And it still shocks me when I look back on that time.
Let me explain.
In those days, it was taken for granted that motorbikes, cars and trucks were all noisy and highly polluting vehicles.
Everywhere these vehicles went, they left a trail of dangerous pollutants that filled our town and cities. Even schools were caught up in this onslaught, with parents regularly idling their cars while waiting or dropping off their kids.
I came across a fantastic infographic this week that I wanted to share with you.
As you’ll see below, the infographic looks at the reasons why residential and commercial properties need to be built not just with humans in mind – but with a strong emphasis on helping urban wildlife to thrive.
Villages, towns and cites are all expanding at an incredible rate, and it’s obvious to me that we shouldn’t be thoughtlessly destroying our green spaces and forcing wildlife to flee for their lives.
A few days ago, my brother sent me a link to a YouTube video that he described as “compelling and thought provoking”. Now, my brother is certainly not the type of person who’s prone to exaggeration or overstatement. So, naturally, his comments piqued my interest, and I quickly found the time to watch the one-hour video.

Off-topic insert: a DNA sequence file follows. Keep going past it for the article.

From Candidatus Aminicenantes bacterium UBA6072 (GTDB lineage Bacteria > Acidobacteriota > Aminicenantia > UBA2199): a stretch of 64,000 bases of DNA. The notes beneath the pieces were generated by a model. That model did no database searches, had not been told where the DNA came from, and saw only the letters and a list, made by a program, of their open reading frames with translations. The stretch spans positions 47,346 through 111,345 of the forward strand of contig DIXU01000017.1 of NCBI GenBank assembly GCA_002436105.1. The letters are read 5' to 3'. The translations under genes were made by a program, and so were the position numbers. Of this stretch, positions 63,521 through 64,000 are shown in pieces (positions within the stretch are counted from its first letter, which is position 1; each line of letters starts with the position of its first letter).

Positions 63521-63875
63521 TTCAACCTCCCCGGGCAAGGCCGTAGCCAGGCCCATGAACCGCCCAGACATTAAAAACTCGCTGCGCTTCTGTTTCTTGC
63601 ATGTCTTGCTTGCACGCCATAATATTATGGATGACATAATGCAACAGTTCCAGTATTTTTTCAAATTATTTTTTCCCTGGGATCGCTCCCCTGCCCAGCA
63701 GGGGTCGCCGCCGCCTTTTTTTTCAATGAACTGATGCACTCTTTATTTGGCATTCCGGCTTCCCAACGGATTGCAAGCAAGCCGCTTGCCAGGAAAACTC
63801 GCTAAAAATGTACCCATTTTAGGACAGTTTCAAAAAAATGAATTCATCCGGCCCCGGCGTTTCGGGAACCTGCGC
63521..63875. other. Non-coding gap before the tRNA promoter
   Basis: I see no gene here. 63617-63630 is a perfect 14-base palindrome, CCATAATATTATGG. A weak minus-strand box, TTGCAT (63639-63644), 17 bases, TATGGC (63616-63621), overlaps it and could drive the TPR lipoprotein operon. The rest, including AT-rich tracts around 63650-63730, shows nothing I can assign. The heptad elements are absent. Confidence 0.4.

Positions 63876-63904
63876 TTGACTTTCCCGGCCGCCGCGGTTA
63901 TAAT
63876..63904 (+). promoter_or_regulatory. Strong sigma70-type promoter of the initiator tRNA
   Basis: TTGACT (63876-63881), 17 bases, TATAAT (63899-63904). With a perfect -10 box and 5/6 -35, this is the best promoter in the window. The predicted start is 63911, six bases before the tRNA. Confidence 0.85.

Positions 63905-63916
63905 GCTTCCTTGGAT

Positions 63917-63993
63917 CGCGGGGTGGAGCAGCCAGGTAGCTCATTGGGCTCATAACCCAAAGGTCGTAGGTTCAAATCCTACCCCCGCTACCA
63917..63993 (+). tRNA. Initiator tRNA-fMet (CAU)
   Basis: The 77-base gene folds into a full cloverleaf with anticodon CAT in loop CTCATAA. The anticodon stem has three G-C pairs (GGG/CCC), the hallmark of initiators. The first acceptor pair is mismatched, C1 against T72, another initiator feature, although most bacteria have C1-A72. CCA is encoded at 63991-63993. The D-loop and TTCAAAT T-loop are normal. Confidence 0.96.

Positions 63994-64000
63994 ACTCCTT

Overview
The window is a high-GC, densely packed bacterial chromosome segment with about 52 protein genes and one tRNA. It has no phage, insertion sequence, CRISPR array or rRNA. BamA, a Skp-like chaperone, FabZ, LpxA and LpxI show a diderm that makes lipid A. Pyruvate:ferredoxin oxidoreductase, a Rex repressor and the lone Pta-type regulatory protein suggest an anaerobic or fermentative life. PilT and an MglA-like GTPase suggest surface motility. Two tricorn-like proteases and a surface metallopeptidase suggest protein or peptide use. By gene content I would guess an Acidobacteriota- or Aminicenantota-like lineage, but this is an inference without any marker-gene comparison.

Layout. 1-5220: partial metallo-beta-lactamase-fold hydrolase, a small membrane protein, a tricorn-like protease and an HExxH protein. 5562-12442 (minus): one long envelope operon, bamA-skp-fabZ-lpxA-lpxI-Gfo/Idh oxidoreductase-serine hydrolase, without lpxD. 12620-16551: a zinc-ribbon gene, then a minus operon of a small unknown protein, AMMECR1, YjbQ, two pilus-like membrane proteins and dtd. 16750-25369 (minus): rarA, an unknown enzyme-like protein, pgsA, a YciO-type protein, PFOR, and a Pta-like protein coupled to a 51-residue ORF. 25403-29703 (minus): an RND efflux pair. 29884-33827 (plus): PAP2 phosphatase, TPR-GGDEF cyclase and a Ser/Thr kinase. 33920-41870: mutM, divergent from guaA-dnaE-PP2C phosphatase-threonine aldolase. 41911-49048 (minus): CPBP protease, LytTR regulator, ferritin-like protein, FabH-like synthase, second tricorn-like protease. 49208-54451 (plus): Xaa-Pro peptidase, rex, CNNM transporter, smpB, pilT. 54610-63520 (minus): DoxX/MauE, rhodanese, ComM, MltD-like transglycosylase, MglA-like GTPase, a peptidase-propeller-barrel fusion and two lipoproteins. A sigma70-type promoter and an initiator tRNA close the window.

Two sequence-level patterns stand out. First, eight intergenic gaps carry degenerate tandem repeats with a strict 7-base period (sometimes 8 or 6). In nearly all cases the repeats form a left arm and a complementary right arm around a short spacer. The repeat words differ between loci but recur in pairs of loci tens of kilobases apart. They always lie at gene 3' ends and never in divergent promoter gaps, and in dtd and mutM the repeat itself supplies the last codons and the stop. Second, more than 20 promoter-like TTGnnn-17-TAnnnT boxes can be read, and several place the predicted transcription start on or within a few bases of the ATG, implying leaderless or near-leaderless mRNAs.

What did I think?
I was mesmerised. And I think you will be too.
I’ve embedded the video into this post, but let me give you some brief details before you click play…
As regular readers of Eco Tech Daily will know, I’ve been fascinated by the rapid transformation of lightbulbs in recent years. (Please see my article 2015: The Year of the LED).
Not so long ago, consumers had only three options when choosing a lightbulb.
The traditional incandescent lightbulb. Which offered warm light, but suffered from short lifetimes and expensive running costs.
The halogen lightbulb. This improved on the technology used by incandescents, and offered smaller bulbs with high-intensity light. Halogen lightbulbs also had better energy-efficiency (i.e., were cheaper to run) than incandescents.